In January of 2017, a plane crashed.
SAO PAULO (Reuters) – Brazilian Supreme Court Justice Teori Zavascki, who was overseeing a graft investigation into scores of powerful politicians, was killed in a plane crash on Thursday, raising questions about who will take over the country’s biggest ever corruption case.
Rescuers found three bodies in the wreckage of the small, twin-prop plane that crashed off the coast of Rio de Janeiro state amid heavy rains, firefighters said. Federal prosecutors and police said they would immediately open an investigation in addition to that of aviation authorities.
Zavascki, 68, had in recent weeks been reviewing explosive testimony from executives at engineering group Odebrecht, expected to implicate an array of politicians in a vast kickback scandal centering on state-run oil company Petrobras and other enterprises. More here.
Under the proposed settlement, Petrobras has agreed to pay US$ 2.95 billion to resolve claims in two installments of US$983 million and a last installment of US$984 million. The first installment will be paid within 10 days of preliminary approval of the settlement by the court. The second installment will be paid within 10 days of final approval of the settlement. The third installment will be paid by the later of (i) six months after final approval, or (ii) January 15, 2019. The total settlement amount will be recognized in the fourth quarter of 2017.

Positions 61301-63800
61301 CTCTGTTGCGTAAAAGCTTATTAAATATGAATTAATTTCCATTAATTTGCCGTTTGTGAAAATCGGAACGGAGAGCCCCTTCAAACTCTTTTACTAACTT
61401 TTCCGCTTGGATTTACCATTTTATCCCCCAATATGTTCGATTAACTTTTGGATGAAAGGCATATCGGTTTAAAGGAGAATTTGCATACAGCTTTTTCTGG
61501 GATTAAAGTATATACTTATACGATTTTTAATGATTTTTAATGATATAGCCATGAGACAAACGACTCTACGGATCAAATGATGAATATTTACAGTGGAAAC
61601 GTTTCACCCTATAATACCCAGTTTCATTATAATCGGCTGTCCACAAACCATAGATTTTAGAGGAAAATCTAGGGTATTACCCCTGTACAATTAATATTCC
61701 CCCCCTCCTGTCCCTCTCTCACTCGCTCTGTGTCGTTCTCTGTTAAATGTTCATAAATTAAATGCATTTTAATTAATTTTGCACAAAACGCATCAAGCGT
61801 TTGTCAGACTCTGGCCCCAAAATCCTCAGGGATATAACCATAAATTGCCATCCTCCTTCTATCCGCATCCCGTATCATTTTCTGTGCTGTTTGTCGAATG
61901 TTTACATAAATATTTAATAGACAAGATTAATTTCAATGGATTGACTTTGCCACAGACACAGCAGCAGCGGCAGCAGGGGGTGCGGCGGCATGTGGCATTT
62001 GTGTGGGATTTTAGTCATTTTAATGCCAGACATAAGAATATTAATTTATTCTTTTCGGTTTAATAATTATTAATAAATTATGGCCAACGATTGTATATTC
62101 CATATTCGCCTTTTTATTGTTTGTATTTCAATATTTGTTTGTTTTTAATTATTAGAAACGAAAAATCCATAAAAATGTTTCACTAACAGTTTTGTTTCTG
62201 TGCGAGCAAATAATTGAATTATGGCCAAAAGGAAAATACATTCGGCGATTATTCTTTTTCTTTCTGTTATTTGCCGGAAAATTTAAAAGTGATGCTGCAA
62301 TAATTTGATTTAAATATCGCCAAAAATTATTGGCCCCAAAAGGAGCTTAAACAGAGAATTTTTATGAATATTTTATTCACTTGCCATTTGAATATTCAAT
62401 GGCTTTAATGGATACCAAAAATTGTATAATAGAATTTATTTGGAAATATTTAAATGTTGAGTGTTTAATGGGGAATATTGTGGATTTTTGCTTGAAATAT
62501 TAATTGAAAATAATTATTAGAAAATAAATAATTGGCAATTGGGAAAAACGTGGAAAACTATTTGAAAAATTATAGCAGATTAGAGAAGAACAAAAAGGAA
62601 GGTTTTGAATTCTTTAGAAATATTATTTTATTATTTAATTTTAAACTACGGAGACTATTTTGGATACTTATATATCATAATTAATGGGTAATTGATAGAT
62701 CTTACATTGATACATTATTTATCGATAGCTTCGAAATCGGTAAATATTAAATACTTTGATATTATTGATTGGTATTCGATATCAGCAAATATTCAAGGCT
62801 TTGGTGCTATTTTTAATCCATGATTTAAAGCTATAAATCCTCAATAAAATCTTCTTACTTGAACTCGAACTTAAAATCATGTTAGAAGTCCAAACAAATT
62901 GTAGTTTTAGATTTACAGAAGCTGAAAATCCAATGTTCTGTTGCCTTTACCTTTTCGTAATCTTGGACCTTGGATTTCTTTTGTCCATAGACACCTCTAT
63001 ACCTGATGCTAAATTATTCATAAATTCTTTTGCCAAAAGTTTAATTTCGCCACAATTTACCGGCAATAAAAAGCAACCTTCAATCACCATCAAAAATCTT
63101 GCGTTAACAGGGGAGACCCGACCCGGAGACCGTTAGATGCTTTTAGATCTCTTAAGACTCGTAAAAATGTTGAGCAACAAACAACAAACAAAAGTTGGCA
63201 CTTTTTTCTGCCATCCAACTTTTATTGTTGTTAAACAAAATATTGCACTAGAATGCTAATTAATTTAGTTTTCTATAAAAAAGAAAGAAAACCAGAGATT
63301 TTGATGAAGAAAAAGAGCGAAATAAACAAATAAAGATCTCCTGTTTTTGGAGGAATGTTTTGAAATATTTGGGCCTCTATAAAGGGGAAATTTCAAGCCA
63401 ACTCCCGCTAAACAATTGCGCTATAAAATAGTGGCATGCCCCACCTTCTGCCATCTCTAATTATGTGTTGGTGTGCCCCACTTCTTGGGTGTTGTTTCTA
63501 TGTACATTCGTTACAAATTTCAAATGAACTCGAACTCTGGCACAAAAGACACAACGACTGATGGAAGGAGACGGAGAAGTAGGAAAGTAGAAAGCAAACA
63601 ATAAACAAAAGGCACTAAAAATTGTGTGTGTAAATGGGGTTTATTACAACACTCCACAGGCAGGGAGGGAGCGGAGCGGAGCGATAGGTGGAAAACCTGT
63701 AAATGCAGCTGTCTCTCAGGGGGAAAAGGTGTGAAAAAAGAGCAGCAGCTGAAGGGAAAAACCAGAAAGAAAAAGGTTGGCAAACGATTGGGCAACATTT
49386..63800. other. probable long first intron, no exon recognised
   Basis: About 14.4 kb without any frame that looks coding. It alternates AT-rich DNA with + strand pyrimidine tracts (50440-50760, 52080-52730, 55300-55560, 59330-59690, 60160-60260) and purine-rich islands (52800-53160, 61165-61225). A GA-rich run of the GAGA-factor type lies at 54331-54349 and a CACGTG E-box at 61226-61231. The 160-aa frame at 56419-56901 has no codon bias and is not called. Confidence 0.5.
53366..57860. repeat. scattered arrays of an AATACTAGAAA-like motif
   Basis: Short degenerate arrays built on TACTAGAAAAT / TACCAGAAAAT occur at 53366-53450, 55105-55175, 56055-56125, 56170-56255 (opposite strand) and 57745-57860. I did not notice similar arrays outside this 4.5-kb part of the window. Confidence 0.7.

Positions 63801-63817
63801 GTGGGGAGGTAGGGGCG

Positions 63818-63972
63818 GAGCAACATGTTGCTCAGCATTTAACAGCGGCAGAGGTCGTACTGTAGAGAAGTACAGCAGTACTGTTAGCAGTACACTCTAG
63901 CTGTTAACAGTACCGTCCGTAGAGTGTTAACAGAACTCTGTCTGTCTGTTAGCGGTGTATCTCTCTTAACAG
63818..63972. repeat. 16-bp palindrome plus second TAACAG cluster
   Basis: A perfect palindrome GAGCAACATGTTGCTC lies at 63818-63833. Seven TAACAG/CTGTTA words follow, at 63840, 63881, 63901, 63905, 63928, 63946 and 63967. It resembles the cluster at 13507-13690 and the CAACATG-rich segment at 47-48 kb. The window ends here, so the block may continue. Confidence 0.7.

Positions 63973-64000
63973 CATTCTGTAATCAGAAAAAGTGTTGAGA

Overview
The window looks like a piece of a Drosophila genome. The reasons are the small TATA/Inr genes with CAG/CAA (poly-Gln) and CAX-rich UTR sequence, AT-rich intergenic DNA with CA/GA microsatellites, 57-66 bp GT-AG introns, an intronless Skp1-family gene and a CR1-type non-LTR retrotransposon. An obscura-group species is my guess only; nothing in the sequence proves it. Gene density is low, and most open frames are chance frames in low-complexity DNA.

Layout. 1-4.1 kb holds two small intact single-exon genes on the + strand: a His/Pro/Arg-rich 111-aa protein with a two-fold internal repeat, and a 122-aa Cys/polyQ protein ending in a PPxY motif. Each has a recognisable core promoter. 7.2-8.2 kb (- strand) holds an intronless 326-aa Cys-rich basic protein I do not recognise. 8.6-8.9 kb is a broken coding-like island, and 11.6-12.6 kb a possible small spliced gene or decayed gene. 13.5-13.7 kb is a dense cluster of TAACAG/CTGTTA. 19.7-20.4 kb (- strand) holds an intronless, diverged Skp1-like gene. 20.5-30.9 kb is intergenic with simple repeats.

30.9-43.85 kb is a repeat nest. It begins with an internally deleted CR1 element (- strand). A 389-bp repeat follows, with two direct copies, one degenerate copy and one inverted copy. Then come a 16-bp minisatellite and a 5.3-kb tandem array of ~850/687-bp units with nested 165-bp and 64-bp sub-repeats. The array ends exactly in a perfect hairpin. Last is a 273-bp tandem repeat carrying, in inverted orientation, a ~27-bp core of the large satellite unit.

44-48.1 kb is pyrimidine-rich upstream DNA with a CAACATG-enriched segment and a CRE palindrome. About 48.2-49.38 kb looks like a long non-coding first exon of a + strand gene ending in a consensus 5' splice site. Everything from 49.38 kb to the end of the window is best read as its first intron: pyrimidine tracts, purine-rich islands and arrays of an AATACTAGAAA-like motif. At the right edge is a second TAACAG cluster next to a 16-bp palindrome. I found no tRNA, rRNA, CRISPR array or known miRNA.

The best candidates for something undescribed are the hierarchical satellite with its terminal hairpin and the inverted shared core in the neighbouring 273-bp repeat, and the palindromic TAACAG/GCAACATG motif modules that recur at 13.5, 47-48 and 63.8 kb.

The agreement does not constitute any admission of wrongdoing or misconduct by Petrobras. In the agreement, Petrobras expressly denies liability. This reflects its status as a victim of the acts uncovered by Operation Car Wash, as recognized by Brazilian authorities including the Brazilian Supreme Court. As a victim of the scheme, Petrobras has already recovered R$1.475 billion in restitution in Brazil and will continue to pursue all available legal remedies from culpable companies and individuals.
Since the scheme was detected three years ago, prosecutors have yet to reach bottom in their investigation—and the total sum of payoffs may exceed $5 billion. The criminality may also cost Petrobras, South America’s largest corporation, $13 billion in contract losses and legal settlements, and it’s already resulted in the layoff of thousands of Petrobras workers. Meanwhile, Odebrecht, the Brazilian construction giant that led the bribery bacchanal, is a disgraced and crumbling conglomerate. Its boss, Marcelo Odebrecht, was sentenced last year to 19 years in prison. More here.
*** In 2014: Although President Dilma Rousseff has not been implicated in any wrongdoing related to “Operation Car Wash,” she did serve as the Chairwoman of Petrobras from 2003 to 2010, and having her name connected with a company mired in scandal likely won’t bode well for her reelection campaign. According to a recent poll, she is trailing opponent Marina Silva in Brazil’s October elections.
Rousseff has already been criticized for her role in the 2012 purchase of an extremely overpriced Texas oil refinery, a deal that began when Rousseff was still chairwoman. Brazilian investigators are looking into whether or not the purchase of the refinery could be linked to “Operation Car Wash,” although such a link would not necessarily mean Rousseff had any knowledge of the money laundering scheme. More here.